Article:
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30 American Compacts That Were Debatable Muscle Cars

Vukasin HerbezJune 26, 2020

5. Plymouth TC3

The Plymouth TC3 and its twin brother, the Dodge Omni 024 are forgotten Mopars. And they came from the time when American performance was a pale shadow of its former self in the late ’70s and early ’80s.

The idea behind this car was to offer a compact, modern-looking sports model with a small engine and cool features. Unfortunately, the engine displaced only 1.7-liters. And it had the diminutive power of just 63 HP. This meant the TC3 was a slow, forgettable model.

4. Ford Mustang Cobra

The 1979 model year brought several major improvements to the Mustang range. First, they presented a new model featuring a modern design, updated chassis and wider track. Second, they introduced an interesting performance version they called the Cobra.

Although not as powerful or crazy as those Cobra Jets of before, the 1979 Cobra featured a 2.3-liter four-cylinder engine with 140 HP. And although this was pathetic even by the standards of the day, it was a step in the right direction. In fact, it helped the American performance market finally start to recover.

3. Plymouth Volare Roadrunner

Back in 1976, Plymouth introduced the Volare. It was a successful mid-size model they produced in many variants and exported worldwide. Also, it was the twin to the Dodge Aspen featuring a rear-wheel-drive platform. And it came with a wide arrangement of engines and sleek designs. Both Dodge and Plymouth had successful muscle models in the past.

So, the heritage was still strong when they introduced the Volare. This was the perfect platform for a muscle car if it weren’t for the grueling emissions and safety regulations killing the performance. But, Plymouth tried and presented the Volare Road Runner that featured a 316 V8 engine delivering a measly 160 HP.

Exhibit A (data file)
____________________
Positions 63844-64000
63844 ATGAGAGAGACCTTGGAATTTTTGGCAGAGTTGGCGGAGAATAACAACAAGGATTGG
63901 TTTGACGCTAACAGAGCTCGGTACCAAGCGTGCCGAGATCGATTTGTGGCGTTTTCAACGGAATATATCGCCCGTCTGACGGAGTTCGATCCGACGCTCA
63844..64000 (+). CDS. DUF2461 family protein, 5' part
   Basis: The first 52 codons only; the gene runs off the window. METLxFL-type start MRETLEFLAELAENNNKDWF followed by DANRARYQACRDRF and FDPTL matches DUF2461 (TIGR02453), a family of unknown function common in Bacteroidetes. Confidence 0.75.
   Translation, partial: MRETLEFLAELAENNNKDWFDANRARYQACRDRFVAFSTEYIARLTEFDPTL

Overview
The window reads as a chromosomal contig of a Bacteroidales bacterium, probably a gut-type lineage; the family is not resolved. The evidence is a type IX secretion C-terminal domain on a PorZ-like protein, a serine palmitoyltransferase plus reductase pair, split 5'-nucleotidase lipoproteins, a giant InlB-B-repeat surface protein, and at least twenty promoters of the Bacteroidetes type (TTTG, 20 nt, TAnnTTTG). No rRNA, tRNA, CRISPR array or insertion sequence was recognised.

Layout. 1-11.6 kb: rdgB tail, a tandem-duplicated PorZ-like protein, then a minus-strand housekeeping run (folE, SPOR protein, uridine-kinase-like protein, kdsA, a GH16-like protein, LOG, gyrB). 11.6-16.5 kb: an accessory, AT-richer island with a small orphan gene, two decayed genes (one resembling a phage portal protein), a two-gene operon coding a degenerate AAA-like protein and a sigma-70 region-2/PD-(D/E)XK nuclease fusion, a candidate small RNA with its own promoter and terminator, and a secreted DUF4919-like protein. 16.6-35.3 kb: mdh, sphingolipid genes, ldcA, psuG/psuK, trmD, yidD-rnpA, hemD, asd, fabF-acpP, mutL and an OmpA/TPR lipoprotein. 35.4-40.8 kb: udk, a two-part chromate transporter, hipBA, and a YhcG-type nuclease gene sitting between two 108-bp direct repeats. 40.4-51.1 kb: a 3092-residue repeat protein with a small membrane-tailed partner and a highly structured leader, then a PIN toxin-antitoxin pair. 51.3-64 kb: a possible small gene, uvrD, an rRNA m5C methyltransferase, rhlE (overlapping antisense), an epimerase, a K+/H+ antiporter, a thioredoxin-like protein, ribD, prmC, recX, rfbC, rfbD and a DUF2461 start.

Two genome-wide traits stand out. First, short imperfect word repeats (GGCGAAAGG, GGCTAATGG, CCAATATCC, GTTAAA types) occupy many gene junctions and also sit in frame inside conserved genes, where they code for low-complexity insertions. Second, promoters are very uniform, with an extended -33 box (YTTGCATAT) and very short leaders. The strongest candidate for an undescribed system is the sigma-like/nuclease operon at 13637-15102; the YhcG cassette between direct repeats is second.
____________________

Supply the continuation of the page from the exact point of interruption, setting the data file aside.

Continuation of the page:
However, what it lacked in the performance department the Volare Road Runner compensated in looks. And it had a full body kit with rear window louvers and a spoiler. It even came with a cool graphics package and sports wheels.

2. Dodge Aspen R/T

Like the Plymouth Volare Road Runner, the Aspen R/T was Dodge’s effort to present a muscle car when they were almost impossible to construct and sell. However, the Dodge Aspen R/T looked like the real deal. In fact, it even possessed some power to distance itself from similar attempts from other brands with disgraceful power outputs.

So, under the ram air hood of the Aspen R/T was a 360 V8 engine with 170 HP. But the selling point of this car was the looks. It came fully equipped with all the bells and whistles of the late muscle car era. In fact, it came with a body kit and stripes.

Also, it had white letter tires with wide wheels, spoilers and even a T-top option. It is just too bad the Aspen R/T lacked the power of its ancestors. It could have easily earned a top spot in muscle car history.

1. Oldsmobile Starfire GT

The mid-70s weren’t an especially good period for Olds performance. So when they introduced the new compact Starfire model, their engineers decided to present a performance version. They called it the Starfire GT, and it was basically an appearance package on a regular Starfire hatchback.

With special body stripes, color, details, wheels and a stabilizer bar, the Starfire GT was more dynamic than the regular model. Also, it was the closest thing Oldsmobile had to a sports or muscle car in 1976.

These are the 30 American performance cars that come in a compact package. Which one of these junior muscle cars did you like the best? Although some are rare and obscure nowadays, others are still available at a decent price like the Shelby Charger. But you should make a move fast. These cars will not go down in price and will become even rarer with time.

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